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Wolfgang Amadeus MOZART
(1756 - 1791)
Symphony No 41 in C Major, K551. "Jupiter" [36.11]
Symphony No 39 in E Flat Major. K543. [29.54]
Si mostra la sorte. K209* [ 4.19 ]
Per pieta, non ricercare, K420* [ 6.54 ]
English Chamber Orchestra
Peter Pears (tenor)*
Benjamin Britten.
Recorded Blythburgh Church, Suffolk. 14 June 1966 (K551) BBC Studios June 10 1962 (K543, K209, K420) ADD K551 STEREO Rest of disc MONO
DECCA 466 820 - 2 [77.24]

On the Decca label is a new series "Britten at Aldeburgh" that draws upon its own archives and those of the BBC to release for the first time on CD material that features Britten in the role of performer at his beloved Suffolk Festival. 'Performing' in this context includes Britten at the keyboard, and, as here on this disc, in his role as conductor with what was a virtual 'house orchestra' of Aldeburgh at the time - the ECO. The discs come with in-depth articles by various Britten specialists and this features an interesting piece on Britten's conducting of Mozart by Paul Kildea.

This CD is an all Mozart compilation - probably the composer nearest to Britten's heart throughout his lifetime and his affection for the music is apparent throughout. The performances of the two symphonies have an old-fashioned feel to them in their observation of all repeats and the choice of tempi that could be best described as measured. The music has space to breathe, and even at these tempi there is still time for added rubato (for instance near the start of the Jupiter's Second Movement). There are many delights in the playing - notably in the reminders of the fine woodwind section the ECO had at the time and in the way these inner parts are brought out by the conductor. Even so, sadly, the disc does not inspire. Hopes of something special in readings of two of the last great symphonies were let down by playing that failed to catch fire and sounded almost routine. The strings at times sound thin and there are some lapses in the studio performance (No 39) that surprisingly remained unedited. As musical documents that we now must begin to think of as historical these give an insight into one great composer's view of another but they cannot be serious contenders for a potential purchaser of the two Mozart symphonies. Two concert arias complete the disc with Peter Pears in fine voice in both.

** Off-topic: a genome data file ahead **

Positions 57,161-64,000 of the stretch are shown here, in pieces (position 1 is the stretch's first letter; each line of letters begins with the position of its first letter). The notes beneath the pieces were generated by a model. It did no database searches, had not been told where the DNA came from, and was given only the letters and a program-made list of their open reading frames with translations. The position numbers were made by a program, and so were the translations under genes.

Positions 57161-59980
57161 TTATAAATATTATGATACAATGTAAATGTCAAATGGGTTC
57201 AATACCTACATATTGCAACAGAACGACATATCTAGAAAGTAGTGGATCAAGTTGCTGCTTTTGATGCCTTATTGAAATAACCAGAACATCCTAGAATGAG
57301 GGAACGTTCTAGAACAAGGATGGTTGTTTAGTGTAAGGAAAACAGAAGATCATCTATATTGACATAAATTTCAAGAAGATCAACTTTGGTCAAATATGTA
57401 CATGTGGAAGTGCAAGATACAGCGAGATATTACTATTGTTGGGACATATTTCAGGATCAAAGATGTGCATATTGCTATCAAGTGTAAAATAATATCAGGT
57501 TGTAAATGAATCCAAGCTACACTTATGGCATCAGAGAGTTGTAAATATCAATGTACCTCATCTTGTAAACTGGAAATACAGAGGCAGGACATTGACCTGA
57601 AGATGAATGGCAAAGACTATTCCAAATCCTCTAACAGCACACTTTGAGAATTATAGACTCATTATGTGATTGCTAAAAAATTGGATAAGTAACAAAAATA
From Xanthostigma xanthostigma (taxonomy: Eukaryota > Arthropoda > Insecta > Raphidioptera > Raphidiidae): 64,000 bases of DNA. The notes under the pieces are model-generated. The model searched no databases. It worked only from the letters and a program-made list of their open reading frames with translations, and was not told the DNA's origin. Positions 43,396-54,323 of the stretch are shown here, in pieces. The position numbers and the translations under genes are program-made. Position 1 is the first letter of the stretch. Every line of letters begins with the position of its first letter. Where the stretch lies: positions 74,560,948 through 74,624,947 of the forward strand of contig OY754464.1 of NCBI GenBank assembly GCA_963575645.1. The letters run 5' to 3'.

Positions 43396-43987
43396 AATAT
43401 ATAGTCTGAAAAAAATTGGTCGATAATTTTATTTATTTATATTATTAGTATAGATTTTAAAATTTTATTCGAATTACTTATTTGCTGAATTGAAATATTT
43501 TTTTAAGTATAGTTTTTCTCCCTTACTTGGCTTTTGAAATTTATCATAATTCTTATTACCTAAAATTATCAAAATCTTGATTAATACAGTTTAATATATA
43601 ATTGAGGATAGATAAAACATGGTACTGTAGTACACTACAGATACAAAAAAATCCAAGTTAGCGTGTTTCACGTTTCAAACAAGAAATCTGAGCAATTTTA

The recordings show their ages and this contributes to a disc that leaves the listener with a feeling of less than whole-hearted enthusiasm.


Harry Downey


Harry Downey

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